While we happily rebuke traditional addictions associated with cigarette smoking and alcoholism, little do we acknowledge the addictive nature and negative effects of social media. We now talk, walk, eat and sleep the ‘social media’ lifestyle to the extent of missing out on the beautiful dynamics of life.
The need to feel updated, shared, liked and loved online now overrides everything else and is integral to user experience. As such, we are mentally depressed if we go for hours without online connectivity. The virtual platform is re-tuning our mindset and has become the ‘social life’ itself.
Unfortunately, we do not read into the social media addiction symptoms to know we are going through the madness. Or we simply choose not to acknowledge it! Whereas the addiction status affects grownups too, it is a serious matter for the bulk of digital generation youths.
The most affected is the Z generation cohort which was born at the end of the 1990s through to the first decade of the 21st Century. The generation Alpha kids who are born after 2010 are cast right in the middle of the fracas as they enter the tween years. They will become consumed just as well.
An equally interesting point to note is that Baby Boomers and Generation Xers too have not been spared the social media bug. The most vulnerable in these age groups are those who joined the internet bandwagon a little late in life. Even a few Millennials are still going through the social media bug!
The apparent addiction to social media (and its negative effects) is attributed to the ubiquitous nature of mobile devices and reduced cost of internet data plans globally. According to we are social the number of internet users worldwide surpassed the 4 billion mark in early 2018. The global population at the time was close to 8 billion. Of this figure, over 3 billion users (40%) installed one social media platform or another.
Social network sites and apps:
Social Video sites:
- Facebook Video
Rising Social Media Apps amongst the youths:
The 7 Negative Effects of Social Media Addiction on Youth Today
1. Image Syndrome
Statistics show that users who post cute and sexy selfies on Instagram, Snapchat or WhatsApp attract many shares and likes compared to those that use ordinary photos. Those that receive less feedback negatively compare themselves with others online and wrongly imagine they are inadequate. It gets worse when online bullies brand their images ugly. They develop low self-esteem and doubt their self-worth.
This triggers a stream of negative social patterns.
The victims spice up things by applying excessive make-up before photo shootouts or edit their photos excessively to create falsified facial and body appearance. Others charge up their profiles by supplanting their images in cozy and foreign backgrounds to falsify their location. They use enhanced photographic impressions to appear exotic and rich and those blessed with dark skins, edit them to look lighter! Worse still, others withdraw completely. They become withdrawn, lonely and depressed.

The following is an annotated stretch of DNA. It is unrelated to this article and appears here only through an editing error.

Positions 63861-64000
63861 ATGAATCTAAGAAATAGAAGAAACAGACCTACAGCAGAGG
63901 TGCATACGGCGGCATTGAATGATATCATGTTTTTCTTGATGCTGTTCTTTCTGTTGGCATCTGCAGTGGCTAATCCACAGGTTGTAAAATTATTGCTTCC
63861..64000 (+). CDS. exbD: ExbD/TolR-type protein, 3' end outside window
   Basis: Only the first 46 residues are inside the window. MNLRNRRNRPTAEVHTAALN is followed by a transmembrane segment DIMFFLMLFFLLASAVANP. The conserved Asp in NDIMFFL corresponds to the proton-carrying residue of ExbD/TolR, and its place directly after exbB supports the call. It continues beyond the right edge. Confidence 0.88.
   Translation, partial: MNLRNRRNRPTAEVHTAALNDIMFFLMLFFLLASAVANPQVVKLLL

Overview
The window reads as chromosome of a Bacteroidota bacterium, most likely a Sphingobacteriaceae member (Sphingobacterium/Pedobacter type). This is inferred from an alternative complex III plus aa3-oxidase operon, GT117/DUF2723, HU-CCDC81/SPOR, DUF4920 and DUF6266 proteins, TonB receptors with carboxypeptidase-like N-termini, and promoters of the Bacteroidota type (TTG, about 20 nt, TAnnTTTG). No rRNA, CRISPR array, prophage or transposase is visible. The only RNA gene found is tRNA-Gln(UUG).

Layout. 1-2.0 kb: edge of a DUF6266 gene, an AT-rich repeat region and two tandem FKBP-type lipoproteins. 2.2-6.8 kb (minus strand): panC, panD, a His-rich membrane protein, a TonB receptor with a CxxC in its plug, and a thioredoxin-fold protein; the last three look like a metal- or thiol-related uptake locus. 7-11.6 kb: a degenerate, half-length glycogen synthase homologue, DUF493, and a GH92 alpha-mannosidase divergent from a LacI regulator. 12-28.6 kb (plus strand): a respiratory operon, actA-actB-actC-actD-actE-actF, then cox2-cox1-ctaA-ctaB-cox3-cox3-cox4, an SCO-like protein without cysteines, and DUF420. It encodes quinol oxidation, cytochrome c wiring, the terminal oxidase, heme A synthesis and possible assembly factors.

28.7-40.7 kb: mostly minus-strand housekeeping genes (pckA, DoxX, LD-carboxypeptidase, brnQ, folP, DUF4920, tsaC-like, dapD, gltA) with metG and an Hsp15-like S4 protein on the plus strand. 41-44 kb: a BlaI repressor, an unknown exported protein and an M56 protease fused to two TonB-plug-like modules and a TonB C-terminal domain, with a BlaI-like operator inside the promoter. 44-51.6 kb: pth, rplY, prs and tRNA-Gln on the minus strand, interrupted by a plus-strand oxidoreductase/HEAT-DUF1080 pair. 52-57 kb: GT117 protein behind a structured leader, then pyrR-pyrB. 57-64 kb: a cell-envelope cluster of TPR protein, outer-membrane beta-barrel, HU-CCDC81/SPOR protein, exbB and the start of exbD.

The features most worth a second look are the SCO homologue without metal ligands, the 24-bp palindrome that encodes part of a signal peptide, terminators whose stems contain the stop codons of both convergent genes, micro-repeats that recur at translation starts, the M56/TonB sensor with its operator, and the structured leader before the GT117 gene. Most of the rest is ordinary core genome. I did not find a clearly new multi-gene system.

The feeling you are not cute may lead to low self-esteem
2. Social Displacement – Distorted Communication
Our interaction with family, friends and the ‘unknown’ on social media means we spend lots of time liking, sharing and chatting than we do, liking, sharing and chatting in real life. Referred to as social displacement, the behavior explains the distorted sense of communication that grips most addicted users. The youth, in particular, choose to chat online with real friends with whom they are sited side by side.
We attach more value to what friends write and do online than in real life. The meaning of emojis, bubbles and face swap tools become so meaningful than the invisible yet present facial expressions sited next to us. In the end, we miss out on critical social skills that are attained through face-to-face interactions.
The famed eye-to-eye contact during communication has also received a beating. While you and I may engage in verbal communication face to face, our eyes will instead remain glued to smartphone screens, where we are chatting with online friends.
Ultimately, we barely recognize the real friends and are excited of those we chat with online.
3. Exposure to Adult Content
Gone are the days when parents exercised control over what children watched on TV and read in sleazy Playboy magazines. Much as parents spotted these in the boys’ bedrooms, a few times, they were immediately confiscated. Children only became exposed to them extensively at later years when they were mature.